Postby marwood » Sat Apr 27, 2013 12:19 pm

Good one.
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Re: Any other ex-expat kids around?

Postby Khmerized » Sat Apr 27, 2013 4:03 pm

Hemingway wrote:Great post. And I agree that it is better than most front pages articles.One of the interesting things about the LFRD (and any other French school abroad for that matter) is that by law they have to take any student whose nationality is French, regardless of whether the parents can afford the fees or not (if they can't the French embassy will pay some or all the school fees). It creates a microcosm that you can't find in other schools.

There was this kid whose mother was some country bumpkin who married an elderly French dude and by all accounts they all lived happily together at the further outskirts of PP. When the dude died, the embassy got wind of the kid and offered to take her free of charge. Good intentions and all, but the problem was that the family was utterly penniless. So they may not have had to pay the school fees, but they still couldn't afford the school lunches. Fine, said the school, school lunches will be free. Which is great but the mother couldn't afford the tuk tuk rides everyday back and forth. So she would come in the morning to bring the kid and then proceed to sit on the benches opposite the school for the whole school day (from 8 till 4pm) and then go home. Fine, said the school, and they actually bought her a cheap motorcycle (or it was donated by one of the teachers). So that was solved, but the kid was lost. She didn't speak French but was in second grade and was expected to read, write and know how to navigate the insanely convoluted rules of French grammar. Fine, said the school, we will get a tutor free of charge.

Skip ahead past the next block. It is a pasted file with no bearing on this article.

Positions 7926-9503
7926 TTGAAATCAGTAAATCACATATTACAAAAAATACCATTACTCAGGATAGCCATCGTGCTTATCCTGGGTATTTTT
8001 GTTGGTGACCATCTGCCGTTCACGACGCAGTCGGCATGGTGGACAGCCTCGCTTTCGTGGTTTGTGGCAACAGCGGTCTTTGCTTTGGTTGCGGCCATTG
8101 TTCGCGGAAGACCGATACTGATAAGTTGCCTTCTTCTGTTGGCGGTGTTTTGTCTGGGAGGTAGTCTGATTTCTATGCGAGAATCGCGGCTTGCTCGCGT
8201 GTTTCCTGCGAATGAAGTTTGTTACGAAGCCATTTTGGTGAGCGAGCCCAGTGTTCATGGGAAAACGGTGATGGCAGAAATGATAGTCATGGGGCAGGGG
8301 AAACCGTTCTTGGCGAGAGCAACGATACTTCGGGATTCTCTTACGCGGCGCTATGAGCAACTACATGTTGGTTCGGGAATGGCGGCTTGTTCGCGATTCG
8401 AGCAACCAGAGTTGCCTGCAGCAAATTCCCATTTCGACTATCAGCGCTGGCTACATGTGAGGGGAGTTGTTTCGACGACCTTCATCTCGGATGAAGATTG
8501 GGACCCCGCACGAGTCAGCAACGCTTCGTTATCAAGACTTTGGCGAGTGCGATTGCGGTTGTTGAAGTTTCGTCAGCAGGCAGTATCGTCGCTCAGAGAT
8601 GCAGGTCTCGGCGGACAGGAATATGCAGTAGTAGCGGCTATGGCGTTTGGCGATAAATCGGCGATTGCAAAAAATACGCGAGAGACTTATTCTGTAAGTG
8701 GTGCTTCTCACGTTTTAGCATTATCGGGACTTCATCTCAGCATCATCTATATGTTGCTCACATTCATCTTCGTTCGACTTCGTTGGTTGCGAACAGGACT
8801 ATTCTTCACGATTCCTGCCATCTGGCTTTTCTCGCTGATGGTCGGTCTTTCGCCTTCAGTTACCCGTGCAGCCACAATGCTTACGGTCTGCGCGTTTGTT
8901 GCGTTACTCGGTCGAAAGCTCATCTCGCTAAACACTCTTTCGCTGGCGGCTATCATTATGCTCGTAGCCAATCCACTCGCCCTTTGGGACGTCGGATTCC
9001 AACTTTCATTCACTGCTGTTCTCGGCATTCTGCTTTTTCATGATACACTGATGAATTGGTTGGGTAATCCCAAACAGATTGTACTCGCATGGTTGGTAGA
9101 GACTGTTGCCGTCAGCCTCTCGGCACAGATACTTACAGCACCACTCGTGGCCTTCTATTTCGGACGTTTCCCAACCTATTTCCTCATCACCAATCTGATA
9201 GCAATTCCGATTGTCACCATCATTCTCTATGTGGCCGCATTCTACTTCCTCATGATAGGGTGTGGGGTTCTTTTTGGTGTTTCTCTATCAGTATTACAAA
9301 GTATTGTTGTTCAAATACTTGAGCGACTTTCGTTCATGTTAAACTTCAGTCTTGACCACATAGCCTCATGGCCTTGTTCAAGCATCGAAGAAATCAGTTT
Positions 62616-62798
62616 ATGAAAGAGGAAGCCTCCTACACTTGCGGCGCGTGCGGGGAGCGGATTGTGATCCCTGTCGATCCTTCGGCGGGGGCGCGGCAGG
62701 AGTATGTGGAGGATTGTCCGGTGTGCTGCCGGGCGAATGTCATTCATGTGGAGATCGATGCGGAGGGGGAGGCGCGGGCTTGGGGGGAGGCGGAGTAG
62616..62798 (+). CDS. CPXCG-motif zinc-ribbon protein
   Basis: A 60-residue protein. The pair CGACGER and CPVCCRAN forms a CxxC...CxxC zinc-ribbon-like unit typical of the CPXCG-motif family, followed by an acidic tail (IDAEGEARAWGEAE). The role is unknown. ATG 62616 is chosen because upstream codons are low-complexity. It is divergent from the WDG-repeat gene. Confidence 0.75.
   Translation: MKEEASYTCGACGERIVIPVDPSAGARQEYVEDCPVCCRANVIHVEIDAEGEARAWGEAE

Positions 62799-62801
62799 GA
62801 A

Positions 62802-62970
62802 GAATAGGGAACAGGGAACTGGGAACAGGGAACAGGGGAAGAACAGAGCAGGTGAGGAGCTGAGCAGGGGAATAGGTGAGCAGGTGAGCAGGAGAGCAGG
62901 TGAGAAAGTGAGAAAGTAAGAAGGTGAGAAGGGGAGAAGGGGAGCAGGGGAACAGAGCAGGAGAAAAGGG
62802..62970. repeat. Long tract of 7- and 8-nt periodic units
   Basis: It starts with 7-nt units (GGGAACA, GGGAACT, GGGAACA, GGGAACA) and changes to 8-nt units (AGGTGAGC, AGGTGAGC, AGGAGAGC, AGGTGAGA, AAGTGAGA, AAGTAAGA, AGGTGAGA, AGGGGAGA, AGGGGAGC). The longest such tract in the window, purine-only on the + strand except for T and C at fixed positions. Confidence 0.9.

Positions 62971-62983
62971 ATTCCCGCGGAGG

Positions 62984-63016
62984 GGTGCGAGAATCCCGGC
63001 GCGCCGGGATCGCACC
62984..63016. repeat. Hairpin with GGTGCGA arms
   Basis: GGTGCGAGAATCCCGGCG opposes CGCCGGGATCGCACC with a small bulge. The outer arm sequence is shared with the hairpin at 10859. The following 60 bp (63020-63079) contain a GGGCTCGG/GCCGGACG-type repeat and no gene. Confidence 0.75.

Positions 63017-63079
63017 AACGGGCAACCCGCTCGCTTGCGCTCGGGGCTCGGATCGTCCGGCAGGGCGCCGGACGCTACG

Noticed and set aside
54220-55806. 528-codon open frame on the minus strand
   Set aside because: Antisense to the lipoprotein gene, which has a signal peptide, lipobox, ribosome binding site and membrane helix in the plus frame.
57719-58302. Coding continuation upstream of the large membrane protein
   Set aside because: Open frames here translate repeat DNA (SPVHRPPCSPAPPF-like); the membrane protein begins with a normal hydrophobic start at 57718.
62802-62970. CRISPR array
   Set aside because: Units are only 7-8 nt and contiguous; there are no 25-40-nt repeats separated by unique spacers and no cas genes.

In the same classroom that the kid attended was the grandson (or great grandson, it's easy to lose track) of King Sihanouk. Ironically, that kid didn't know how to speak Khmer despite being Khmer royalty. But children always find a way to go past language barriers and so the two kids played, worked and laughed together, regardless of backgrounds. You don't get that at iCan, ISPP or NIS.

So here's to Lycée Descartes and its decaying buildings, which still holds the most diverse student crowd of all PP.


That's a cool story. I can totally see the embassy going to great length to make sure that kid could get a decent education. There are many, many khmers who arrive at LFRD without speaking a word of French (or English, for that matter), and in fact many of the bar kids I was talking about were simply pushed into the classroom without understanding a word of what was going on. After a year, they start getting the hang of it, and after 3 or more years, their French is impeccable. I admire them a lot for that, it can't be an easy situation. It's amazing to hear their Parisian accent, even though they've never actually been to Paris.
Just one thing I have to say: LFRD buildings are not decaying. They are spending enormous amounts of money on renovations and expansion. When I was there, I overheard the director saying that she expected LFRD to become one of the largest international schools in the region within 10 years.
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Re: Any other ex-expat kids around?

Postby cambod » Sat Apr 27, 2013 4:13 pm

Khmerized wrote: I overheard the director saying that she expected LFRD to become one of the largest international schools in the region within 10 years.


....right after Sihanoukville becomes one of the busiest airports in SEasia.